Franco Assetto, 1988 – Beverly Boulevard and Fairfax Avenue (Raoul Wallenberg Square) – stainless steel and bronze, 18' x 9' x 9'
From the inscription on the statue:
This "Angel of Rescue" went to Budapest in the summer of 1944 as a Swedish diplomat with a mission to save the remainder of the Jews of Hungary from the gas chambers of Auschwitz. He issued thousands of protective passes, set up "safe houses" and brought back the persecuted from the deportation trains and death marches. In the final hours of the siege of the city, he prevented the Nazis from blowing up the ghetto where 70,000 Jews still lived. The Soviet army misunderstood his work and took him prisoner. He was never released. He saved our faith in humanity.
- The Survivors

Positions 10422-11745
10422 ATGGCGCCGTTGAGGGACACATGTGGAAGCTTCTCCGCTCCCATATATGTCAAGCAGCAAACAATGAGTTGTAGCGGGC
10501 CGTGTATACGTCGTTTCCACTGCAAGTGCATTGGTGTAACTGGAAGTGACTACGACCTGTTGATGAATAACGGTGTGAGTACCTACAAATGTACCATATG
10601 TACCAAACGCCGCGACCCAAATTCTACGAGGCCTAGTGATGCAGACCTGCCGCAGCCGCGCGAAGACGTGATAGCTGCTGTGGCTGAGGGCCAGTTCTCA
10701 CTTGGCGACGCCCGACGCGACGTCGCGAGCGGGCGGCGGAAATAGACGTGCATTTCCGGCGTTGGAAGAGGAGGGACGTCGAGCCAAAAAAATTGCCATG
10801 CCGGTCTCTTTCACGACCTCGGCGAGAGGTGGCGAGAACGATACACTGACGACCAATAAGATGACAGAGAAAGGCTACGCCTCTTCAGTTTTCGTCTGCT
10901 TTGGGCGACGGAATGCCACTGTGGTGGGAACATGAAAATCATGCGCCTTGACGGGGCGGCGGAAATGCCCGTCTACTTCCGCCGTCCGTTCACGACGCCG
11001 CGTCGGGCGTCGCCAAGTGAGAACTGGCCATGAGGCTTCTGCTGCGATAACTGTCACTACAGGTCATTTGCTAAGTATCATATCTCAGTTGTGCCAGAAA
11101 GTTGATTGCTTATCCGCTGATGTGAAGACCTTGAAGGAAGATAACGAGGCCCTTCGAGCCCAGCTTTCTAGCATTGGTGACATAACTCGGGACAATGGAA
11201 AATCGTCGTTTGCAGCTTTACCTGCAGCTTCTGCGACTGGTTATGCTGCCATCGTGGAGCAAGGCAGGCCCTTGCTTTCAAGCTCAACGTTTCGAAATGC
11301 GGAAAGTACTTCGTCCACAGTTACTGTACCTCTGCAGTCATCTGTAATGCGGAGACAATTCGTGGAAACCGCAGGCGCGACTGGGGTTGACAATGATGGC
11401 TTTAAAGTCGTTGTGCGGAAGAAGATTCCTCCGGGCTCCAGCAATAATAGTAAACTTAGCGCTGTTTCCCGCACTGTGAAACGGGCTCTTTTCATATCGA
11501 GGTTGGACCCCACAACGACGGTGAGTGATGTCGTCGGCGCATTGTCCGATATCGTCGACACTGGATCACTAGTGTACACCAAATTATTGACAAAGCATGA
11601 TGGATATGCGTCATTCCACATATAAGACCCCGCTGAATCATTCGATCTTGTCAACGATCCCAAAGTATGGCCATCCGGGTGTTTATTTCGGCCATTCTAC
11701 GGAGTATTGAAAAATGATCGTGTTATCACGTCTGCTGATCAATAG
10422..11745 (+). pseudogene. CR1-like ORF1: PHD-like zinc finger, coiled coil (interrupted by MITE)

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In 1986 when an intersection of Fairfax Avenue and Beverly Boulevard in Los Angeles was dedicated as Raoul Wallenberg Square, John Brooks decided to raise funds to place a memorial at the site. After getting initial go-ahead from the council, Brooks contacted another holocaust survivor, Suzanne Zada, who operates a gallery in LA and represents the Italian artist Franco Assetto. Zada persuaded Assetto to donate his talents to design a statue (on the right) in tribute to Wallenberg.
There is also in interview with Brooks that opens with this – "I never met Raoul Wallenberg but I owe my life to him."
On January 17, 1945, Wallenberg was arrested on the direct order of Soviet Deputy Commissar for Defense Nikolai Bulganin. It is probable that the order came from Stalin, for reasons never disclosed. In 1957, responding to diplomatic pressure, the Soviets announced that Wallenberg had died of a heart attack in 1947 in Lubyanka prison in Moscow, but this has been disputed.
As you drive north on Fairfax, the statue is where the Fairfax District begins, the center of Los Angeles' Jewish community.